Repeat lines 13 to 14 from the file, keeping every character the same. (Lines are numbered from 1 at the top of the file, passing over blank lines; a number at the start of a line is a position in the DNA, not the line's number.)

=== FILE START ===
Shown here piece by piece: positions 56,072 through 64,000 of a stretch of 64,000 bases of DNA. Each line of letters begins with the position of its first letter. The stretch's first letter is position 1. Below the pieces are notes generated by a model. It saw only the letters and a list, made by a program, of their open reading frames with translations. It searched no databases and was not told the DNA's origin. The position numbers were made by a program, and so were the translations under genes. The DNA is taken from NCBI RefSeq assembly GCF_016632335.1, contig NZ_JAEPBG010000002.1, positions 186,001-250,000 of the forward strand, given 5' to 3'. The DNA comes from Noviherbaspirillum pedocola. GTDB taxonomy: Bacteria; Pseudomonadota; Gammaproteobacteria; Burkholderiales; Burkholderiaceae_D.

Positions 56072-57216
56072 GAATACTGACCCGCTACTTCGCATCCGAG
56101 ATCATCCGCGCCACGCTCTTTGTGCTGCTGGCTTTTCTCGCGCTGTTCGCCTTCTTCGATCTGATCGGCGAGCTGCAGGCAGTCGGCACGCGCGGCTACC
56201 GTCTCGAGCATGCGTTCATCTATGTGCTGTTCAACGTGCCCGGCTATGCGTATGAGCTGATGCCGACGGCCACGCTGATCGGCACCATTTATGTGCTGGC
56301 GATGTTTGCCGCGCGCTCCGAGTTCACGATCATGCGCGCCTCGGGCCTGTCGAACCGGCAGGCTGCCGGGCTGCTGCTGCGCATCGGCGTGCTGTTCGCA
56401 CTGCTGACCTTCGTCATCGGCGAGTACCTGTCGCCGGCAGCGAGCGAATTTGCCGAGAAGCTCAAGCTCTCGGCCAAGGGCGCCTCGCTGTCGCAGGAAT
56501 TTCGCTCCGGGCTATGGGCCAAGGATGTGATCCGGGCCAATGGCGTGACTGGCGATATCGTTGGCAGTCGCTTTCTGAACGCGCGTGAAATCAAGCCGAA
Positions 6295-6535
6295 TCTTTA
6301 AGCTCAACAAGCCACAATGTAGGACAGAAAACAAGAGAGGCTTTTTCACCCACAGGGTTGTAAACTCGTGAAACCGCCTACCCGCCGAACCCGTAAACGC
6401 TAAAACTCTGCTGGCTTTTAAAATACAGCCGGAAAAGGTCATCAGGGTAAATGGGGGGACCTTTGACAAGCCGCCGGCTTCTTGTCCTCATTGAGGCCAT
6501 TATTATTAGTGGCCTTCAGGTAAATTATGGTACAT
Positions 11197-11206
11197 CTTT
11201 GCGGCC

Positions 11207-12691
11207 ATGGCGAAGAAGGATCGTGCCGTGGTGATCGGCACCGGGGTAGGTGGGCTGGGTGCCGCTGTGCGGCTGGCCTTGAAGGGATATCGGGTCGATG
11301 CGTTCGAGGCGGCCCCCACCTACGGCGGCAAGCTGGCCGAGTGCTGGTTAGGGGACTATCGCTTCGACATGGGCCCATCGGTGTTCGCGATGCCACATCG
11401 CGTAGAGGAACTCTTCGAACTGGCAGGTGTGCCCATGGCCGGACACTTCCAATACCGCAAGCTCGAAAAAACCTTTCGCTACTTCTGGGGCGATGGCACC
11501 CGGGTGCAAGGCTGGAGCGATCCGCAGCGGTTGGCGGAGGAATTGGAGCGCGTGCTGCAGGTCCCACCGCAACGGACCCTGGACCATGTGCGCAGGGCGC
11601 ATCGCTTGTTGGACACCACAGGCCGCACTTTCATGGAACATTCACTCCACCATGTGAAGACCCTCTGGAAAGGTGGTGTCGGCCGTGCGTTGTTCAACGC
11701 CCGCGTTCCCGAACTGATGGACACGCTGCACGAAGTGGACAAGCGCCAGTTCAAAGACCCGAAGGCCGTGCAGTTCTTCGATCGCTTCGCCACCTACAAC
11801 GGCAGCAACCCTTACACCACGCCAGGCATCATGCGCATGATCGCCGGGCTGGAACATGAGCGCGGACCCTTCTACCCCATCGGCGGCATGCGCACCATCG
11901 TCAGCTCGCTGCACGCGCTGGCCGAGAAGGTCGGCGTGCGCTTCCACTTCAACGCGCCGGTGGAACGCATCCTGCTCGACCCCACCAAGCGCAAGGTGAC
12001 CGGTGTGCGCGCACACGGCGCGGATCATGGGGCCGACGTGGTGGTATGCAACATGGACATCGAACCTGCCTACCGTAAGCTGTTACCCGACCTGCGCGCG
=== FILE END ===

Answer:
6501 TATTATTAGTGGCCTTCAGGTAAATTATGGTACAT
Positions 11197-11206